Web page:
One of the most rewarding aspects of my job as the executive director of Beth Am Synagogue, an inner-city Conservative congregation in Baltimore, is the opportunity to foster collaboration and mutual respect between the members of the congregation and our African-American neighbors. It was thus with great excitement that I took 30 Beth Am-ers to “Soul to Soul,” a terrific concert of black-Jewish music at the Owings Mills JCC on the Sunday afternoon of Martin Luther King, Jr. Weekend.
Produced by the National Yiddish Theatre Folksbiene, under the direction of Zalmen Mlotek, the mostly Yiddish-language concert, which was presented again the following afternoon at the Museum of Jewish Heritage in New York, featured two female Jewish singers, Lisa Fishman and Magda Fishman, along with two male African-American ones, Elmore James and Tony Perry. The quartet performed songs from both Jewish-American and African-American culture — and, in many cases, songs that linked the two, such as George Gershwin’s “Summertime,” from “Porgy and Bess,” and a culminating medley of songs from the civil rights era.
Is there a connection between blacks and Yiddish?
Gen. Colin Powell famously picked up a smattering of the mameloshen by working at a furniture store in Harlem that was owned by a Jewish family. In 1993, during a visit to Jerusalem, he greeted Israeli Prime Minister Yitzchak Shamir with the words “Men kent reden Yiddish” (We can speak Yiddish).
Nate Duncan, a black counterman at Lyon’s Deli on Maxwell Street in Chicago, ended up taking over the store when the owner, Ben Lyon retired, as the neighborhood was transitioning from a Jewish one to an African-American one. By listening to the conversation of his elderly Jewish customers, Duncan absorbed some of their Yiddish lingo. Similarly, “Dunkin’ Bagels” and “Matzo Balls,” songs recorded in 1945 by black singer-songwriter Slim Gaillard, include references to ethnic Jewish foods that had not yet become familiar to non-Jewish Americans.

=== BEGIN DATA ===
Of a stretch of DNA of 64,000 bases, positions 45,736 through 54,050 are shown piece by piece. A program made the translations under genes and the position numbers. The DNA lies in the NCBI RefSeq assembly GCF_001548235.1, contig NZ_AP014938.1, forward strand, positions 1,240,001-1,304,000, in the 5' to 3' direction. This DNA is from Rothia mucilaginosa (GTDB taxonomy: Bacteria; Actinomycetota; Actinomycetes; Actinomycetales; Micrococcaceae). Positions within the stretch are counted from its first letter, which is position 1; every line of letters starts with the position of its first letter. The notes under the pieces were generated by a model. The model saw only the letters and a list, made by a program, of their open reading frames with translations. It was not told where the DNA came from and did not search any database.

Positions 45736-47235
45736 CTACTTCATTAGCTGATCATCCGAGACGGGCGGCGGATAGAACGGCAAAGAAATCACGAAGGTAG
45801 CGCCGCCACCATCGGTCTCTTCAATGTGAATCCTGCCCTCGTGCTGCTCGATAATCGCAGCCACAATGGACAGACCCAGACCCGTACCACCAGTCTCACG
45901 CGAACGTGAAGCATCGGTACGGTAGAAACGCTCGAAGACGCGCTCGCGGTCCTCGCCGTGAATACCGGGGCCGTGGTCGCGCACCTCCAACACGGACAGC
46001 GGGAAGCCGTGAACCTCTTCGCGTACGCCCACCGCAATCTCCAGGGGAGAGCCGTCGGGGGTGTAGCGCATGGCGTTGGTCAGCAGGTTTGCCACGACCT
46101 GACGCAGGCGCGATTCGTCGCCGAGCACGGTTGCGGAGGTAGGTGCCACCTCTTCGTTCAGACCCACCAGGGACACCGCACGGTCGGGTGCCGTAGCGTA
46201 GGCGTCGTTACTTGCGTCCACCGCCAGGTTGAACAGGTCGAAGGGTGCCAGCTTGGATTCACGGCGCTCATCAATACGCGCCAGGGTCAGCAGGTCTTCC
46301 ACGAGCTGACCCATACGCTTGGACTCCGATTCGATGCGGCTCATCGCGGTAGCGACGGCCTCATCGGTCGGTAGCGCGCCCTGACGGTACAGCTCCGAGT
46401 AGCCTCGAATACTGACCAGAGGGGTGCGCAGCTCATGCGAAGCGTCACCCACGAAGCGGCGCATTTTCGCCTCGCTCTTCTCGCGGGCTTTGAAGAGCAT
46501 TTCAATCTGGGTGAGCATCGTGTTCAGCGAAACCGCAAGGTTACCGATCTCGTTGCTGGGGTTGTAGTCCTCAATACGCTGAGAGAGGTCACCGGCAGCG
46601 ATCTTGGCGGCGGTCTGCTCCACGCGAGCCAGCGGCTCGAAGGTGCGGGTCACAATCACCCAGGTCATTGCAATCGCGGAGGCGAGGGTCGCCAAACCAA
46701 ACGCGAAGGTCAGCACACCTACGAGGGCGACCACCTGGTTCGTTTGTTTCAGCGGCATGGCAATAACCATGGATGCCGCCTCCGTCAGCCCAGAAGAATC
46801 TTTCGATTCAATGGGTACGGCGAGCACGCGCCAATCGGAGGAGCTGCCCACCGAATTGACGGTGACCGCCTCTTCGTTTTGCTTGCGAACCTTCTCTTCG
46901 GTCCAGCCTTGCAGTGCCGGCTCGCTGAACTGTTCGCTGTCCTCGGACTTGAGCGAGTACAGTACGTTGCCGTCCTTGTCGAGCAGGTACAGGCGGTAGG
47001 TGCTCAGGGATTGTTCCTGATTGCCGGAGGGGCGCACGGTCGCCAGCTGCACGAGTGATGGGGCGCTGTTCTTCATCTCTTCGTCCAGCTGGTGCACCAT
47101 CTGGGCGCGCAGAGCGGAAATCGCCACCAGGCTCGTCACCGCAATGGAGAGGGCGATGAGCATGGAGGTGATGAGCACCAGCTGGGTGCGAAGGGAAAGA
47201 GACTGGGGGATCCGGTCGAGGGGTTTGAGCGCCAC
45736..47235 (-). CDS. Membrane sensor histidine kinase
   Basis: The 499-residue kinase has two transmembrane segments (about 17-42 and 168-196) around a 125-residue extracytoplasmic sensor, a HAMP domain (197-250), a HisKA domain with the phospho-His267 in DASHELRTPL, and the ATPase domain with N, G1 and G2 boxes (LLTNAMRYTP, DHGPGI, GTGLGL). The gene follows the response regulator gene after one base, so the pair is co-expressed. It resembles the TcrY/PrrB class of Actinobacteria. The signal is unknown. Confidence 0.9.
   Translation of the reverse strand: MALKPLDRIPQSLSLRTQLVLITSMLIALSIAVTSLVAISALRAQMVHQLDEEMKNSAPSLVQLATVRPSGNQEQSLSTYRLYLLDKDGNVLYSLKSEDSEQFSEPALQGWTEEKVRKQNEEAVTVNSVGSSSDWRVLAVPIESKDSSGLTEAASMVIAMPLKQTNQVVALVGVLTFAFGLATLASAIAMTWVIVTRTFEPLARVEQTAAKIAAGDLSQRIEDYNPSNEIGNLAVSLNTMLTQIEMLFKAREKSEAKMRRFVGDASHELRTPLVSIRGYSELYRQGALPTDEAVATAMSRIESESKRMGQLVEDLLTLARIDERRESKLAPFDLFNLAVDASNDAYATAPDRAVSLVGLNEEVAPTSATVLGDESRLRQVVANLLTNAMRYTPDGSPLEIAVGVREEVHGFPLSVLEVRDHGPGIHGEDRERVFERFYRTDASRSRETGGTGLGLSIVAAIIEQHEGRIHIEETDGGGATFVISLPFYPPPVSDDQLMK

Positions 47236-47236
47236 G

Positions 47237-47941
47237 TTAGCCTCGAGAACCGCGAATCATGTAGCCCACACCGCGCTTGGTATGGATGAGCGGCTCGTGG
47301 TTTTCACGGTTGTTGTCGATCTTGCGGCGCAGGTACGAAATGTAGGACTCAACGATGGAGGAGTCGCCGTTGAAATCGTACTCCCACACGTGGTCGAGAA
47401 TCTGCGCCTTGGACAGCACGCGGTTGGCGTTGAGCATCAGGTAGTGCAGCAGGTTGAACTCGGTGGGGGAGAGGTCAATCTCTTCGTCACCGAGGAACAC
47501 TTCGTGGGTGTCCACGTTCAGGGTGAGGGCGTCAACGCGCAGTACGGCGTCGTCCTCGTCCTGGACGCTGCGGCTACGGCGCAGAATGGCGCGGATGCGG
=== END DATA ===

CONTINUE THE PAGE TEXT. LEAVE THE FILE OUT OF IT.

Paul Robeson, whose recordings of “Zog Nit Keyn Mol” (The Partisan Song) — which he performed in Russia in the late 1940s during his campaign for Russian Jews — along with the comical “Vi Azoy Lebt Der Czar” (How the Czar Lives) and the lullaby “Shlof, Mayn Kind” (Sleep, My Child) inspired the creation of the Folksbiene’s “Soul to Soul” concert. When Elmore James went to a Jewish bookstore to learn the Yiddish songs that Robeson had sung, the owner referred him to Theodore Bikel, who sent him to Zalmen Mlotek. Tony Perry had been cast in “74 Georgia Avenue,” a 2009 one-act play by Murray Schisgal, about a Jewish man who returns to his boyhood apartment in East New York to find it inhabited by a black man who mysteriously speaks Hebrew, Aramaic and Yiddish. Mlotek got the idea of developing a concert to explore the intersections between black and Yiddish music.
Joshua Nelson, the self-styled Prince of Kosher Gospel who grew up in a black Jewish family in East Orange, N.J., performs mostly in Hebrew. But he joined The Klezmatics for their seventh album, “Brother Moses Smote the Water,” released in 2005, which is a compilation of recordings from a series of open-air concerts the year before at Berlin’s Heimatklänge (Echoes of Home) Festival; a stand-out is “Shnirele, Perele” (Little String, Little Pearl), the Yiddish song about the coming of the messiah.
Nowadays, Anthony (Mordechai Tzvi) Russell, a 6-foot-tall gay black opera singer who grew up in a Baptist family in Texas (and ultimately married a rabbi and converted to Judaism), is a major exponent of Yiddish song, especially the works of Ukrainian-American singer Sidor Belarsky. Russell discovered Yiddish at the age of 30 after going to see the 2009 Coen Brothers film, “A Serious Man,” which uses a haunting recording by Belarsky of Mark Warshawsky’s “Dem Milner’s Trern” (The Miller’s Tears), about the expulsion of Jews from Czarist Russia.
Russell’s ongoing project is called Convergence, which is an effort to combine Negro spirituals, Yiddish labor union songs, anthems from the civil rights movement, Israeli folk songs and Ashkenazi liturgical music. As Jeffrey Melnick, an expert on black-Jewish relations who teaches at the University of Massachusetts in Boston, told The Washington Post last year, Russell “embodies a really important possibility for black people and Jewish people to be in shared spaces again.”
Ted Merwin is the executive director of Beth Am Synagogue in Baltimore. He writes about theater for the paper.